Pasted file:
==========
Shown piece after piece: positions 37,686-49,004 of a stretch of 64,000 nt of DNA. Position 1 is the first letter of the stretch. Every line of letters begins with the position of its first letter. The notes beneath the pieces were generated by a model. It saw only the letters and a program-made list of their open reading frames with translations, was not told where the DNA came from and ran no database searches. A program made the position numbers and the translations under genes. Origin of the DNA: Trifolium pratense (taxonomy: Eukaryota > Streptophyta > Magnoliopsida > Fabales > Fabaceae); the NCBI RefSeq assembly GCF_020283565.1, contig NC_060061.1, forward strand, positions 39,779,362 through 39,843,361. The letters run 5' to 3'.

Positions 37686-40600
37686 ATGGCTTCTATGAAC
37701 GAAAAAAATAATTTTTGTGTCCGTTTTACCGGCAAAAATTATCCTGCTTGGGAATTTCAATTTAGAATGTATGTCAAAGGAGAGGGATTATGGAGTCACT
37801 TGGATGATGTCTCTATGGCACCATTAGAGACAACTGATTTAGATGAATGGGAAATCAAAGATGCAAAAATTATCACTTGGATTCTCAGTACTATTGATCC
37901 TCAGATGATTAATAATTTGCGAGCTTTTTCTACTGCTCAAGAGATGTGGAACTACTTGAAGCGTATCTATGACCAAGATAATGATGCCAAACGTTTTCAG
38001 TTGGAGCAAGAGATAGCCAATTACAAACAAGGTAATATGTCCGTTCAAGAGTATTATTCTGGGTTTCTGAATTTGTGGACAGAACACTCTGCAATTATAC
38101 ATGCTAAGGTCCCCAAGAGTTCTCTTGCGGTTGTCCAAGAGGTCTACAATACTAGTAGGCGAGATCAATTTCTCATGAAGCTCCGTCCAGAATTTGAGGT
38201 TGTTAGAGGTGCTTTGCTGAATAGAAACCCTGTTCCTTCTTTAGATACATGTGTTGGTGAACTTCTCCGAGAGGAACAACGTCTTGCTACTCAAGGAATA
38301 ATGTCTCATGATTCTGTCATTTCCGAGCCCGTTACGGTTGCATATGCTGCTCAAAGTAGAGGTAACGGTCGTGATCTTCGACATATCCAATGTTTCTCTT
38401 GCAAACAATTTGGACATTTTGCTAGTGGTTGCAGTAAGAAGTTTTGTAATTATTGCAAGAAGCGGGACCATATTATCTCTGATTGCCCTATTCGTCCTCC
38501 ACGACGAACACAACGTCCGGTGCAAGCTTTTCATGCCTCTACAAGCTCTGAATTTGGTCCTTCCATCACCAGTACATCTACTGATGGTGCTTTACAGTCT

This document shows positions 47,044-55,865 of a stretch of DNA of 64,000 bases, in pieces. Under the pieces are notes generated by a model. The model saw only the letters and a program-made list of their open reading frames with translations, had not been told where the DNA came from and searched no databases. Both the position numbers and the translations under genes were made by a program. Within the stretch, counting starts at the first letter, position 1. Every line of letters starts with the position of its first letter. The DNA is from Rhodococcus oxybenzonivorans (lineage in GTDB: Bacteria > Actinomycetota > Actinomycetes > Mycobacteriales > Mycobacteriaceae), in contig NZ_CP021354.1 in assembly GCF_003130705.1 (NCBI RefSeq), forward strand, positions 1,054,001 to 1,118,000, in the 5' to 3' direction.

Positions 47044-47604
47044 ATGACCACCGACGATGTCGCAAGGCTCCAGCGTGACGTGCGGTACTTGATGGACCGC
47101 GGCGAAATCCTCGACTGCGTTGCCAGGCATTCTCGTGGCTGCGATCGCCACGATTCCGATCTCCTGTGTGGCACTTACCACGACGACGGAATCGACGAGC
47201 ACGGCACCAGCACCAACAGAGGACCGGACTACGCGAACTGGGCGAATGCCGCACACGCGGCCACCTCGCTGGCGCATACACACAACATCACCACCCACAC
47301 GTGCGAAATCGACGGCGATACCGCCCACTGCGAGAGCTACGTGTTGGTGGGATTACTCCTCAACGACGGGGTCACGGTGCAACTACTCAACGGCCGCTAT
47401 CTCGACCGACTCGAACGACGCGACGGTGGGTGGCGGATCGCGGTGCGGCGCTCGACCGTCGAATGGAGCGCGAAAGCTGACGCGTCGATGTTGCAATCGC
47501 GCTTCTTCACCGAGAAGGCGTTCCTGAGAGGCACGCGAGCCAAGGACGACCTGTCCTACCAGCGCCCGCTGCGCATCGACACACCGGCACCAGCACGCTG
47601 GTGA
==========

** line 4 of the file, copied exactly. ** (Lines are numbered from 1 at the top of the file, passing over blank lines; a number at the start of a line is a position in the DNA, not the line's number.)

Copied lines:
37701 GAAAAAAATAATTTTTGTGTCCGTTTTACCGGCAAAAATTATCCTGCTTGGGAATTTCAATTTAGAATGTATGTCAAAGGAGAGGGATTATGGAGTCACT